Coincidentally, Ruth and I are presently participating in a 12-week Marriage Class being conducted by the Pastors and Elders of our church. After the first class , I was approached by the Husband of a couple who were unable to attend the first session, though they are signed up for the course. He, simply, asked if I thought the class was worthwhile. I think my answer also helped sum up the importance of a movie like “FIREPROOF” and why we’re so grateful for the attention its getting. I said,
“When you set aside time with your best friend to focus on guarding and nurturing your relationship, remembering Who put you together and Who is the foundation of your marriage; how can it not be one of the most worthwhile things you do with your life?!”
Figgins has been confused about some recent incidents in the current Presidential campaign where some candidates have been accused of trying to “play the race card”. Thankfully, Figgins was born and raised in a time when race is much less divisive than it was when I was growing up. So, I’ve been drawing on my experience from that former era to help him understand.
Senator Hillary Clinton’s recent remark, indicating that President Lyndon Baines Johnson was more deserving of credit for the Civil Rights Act of 1964 than Dr. Martin Luther King Jr. has been central in this. Although I’m not able to look upon Mrs. Clinton’s heart, I told Figgins that I doubted if she had any malicious intent towards Dr. King, in making her comment. However, I went on to say that I do think her intent was self-serving political leverage and it led to a blunder that was harmful to everyone involved, including herself.
I don’t often think of Mrs. Clinton and her Husband, former President Bill Clinton, having much in common with me but, in this regard, it struck me that there are four things that we do have in common. (1) We were born in the 1940s, all within the same 14 month period. (2) We were all born and raised in the Midwest/Mid-South. (3) We are all White. (4) We all should remember how differently those who weren’t White were treated by the culture we grew up in and how very wrong that was.
If you don’t recall what our culture was like in the time prior to the Civil Rights Act of 1964 or you haven’t studied it, I recommend that you find a book called Once Upon A Time When We Were Colored, written by Clifton L. Taulbert. Clif was born in the mid 1940s too but he was born in the South, he isn’t White and his book does a good job of capturing what that time was like.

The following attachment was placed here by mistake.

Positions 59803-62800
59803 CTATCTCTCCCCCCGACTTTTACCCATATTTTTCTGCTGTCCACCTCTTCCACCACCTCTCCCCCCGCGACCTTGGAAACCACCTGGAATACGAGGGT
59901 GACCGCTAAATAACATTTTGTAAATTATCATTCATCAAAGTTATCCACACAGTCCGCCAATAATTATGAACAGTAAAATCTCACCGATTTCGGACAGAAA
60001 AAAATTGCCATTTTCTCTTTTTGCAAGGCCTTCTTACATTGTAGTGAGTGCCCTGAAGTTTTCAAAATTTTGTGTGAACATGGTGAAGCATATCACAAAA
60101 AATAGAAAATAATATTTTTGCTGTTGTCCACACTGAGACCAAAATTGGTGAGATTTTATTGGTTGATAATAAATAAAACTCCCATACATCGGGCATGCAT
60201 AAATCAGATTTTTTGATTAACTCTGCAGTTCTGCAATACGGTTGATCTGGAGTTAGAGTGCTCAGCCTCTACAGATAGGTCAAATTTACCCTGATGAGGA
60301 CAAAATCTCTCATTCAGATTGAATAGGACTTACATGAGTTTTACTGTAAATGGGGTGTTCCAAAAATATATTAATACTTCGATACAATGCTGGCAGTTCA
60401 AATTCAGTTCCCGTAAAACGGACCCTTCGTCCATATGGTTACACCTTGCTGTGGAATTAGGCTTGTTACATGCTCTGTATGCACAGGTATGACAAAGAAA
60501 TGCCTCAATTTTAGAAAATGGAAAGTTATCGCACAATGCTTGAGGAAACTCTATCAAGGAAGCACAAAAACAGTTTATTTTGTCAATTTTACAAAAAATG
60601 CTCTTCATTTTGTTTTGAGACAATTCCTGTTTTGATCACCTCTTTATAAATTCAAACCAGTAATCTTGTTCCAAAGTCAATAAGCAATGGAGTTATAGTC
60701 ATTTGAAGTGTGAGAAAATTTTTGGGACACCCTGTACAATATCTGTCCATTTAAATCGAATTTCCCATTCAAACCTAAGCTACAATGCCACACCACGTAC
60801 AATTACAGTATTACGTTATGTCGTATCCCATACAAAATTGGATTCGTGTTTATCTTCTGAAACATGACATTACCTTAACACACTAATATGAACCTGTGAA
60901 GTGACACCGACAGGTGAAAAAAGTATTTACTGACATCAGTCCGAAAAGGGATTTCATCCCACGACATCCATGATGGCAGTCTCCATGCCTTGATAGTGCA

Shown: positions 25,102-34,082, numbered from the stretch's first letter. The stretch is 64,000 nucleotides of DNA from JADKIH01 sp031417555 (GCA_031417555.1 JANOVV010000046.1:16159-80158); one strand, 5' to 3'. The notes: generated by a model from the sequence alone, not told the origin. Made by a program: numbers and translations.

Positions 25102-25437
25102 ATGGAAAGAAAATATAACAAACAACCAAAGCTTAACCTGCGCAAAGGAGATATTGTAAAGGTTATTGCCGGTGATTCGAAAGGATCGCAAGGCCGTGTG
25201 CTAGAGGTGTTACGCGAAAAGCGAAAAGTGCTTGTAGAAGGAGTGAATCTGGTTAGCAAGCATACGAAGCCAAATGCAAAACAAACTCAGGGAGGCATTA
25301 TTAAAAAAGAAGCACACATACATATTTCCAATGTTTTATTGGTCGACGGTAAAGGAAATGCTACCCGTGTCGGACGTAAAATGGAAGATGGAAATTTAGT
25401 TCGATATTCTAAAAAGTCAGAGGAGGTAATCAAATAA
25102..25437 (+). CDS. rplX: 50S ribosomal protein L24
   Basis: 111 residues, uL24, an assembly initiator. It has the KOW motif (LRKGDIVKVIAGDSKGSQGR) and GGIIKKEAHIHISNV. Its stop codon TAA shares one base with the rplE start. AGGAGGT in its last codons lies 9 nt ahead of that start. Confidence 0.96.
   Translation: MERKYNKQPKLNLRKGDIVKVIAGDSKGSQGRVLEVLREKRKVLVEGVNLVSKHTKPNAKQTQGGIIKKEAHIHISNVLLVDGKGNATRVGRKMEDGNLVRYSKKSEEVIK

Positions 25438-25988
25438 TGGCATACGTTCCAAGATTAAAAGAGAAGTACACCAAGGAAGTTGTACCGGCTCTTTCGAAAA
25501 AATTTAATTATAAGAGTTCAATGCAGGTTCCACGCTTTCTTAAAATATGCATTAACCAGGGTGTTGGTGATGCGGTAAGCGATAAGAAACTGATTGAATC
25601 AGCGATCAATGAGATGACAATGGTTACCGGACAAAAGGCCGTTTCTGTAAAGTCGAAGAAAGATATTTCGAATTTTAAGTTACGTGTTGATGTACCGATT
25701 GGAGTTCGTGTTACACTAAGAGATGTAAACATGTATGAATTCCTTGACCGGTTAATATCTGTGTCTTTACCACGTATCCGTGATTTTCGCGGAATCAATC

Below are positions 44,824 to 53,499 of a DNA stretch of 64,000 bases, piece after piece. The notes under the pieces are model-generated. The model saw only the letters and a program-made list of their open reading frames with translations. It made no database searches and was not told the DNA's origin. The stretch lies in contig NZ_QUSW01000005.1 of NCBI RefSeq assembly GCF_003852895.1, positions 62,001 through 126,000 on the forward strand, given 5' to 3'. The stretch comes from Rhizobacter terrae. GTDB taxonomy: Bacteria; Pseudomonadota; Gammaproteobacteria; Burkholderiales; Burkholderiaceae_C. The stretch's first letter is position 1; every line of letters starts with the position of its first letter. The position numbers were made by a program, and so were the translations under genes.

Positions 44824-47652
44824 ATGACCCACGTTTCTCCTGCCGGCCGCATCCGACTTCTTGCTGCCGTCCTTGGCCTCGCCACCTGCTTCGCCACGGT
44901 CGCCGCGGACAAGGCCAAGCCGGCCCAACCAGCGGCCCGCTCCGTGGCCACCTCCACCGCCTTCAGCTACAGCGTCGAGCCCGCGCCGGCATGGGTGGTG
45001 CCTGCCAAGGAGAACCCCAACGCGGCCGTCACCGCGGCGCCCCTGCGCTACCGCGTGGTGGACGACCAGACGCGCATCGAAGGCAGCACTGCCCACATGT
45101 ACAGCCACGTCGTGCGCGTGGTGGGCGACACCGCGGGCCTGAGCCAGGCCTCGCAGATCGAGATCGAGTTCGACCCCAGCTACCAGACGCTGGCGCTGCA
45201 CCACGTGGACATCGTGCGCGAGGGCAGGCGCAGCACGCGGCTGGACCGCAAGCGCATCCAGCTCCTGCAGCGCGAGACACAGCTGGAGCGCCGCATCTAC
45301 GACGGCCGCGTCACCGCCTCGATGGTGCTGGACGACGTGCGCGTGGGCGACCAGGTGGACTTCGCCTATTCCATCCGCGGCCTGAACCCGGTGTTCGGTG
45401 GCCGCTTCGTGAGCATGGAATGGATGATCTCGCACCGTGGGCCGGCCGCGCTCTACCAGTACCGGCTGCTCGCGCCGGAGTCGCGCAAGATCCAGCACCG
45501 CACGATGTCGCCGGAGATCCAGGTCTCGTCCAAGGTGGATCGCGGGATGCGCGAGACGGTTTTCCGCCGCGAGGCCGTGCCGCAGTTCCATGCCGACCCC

I can’t imagine anyone living in that time not noticing Dr. King and what was going on with the Civil Rights Movement. I certainly noticed. But, frankly, Dr. King wasn’t a hero to me then. However, one day I heard him say, “I have a dream that my four little children will one day live in a nation where they will not be judged by the color of their skin but by the content of their character.” Those words were like seeds planted in me to bring about a much needed change in my heart. No doubt, those words impacted others differently but Dr. King and those striving with him deserve the credit for the plantings that brought about a much needed change in this nation’s heart and I suspect that included the heart of this nation’s President at the time, Lyndon Baines Johnson.
Its a shame that Senator Clinton would make such a self-serving and harmful comment. However, maybe its good that it happened, if for no other reason than to refresh our memory of how far our country has come since 1964 and how thankful we should be for those, like Dr. King, who were willing to live and in fact, to die to accomplish this. Its, also, a fond reminder to me of a time when my Wife and I got to worship with the flock at the Ebenezer Baptist Church, in Atlanta, where both Dr. King and his Father once served as Senior Pastor. The Bible Study that day was from Romans 8. Probably, the best known part of that Chapter is verse 28 … “And we know that all things work together for good to them that love God, to them who are the called according to [His] purpose.”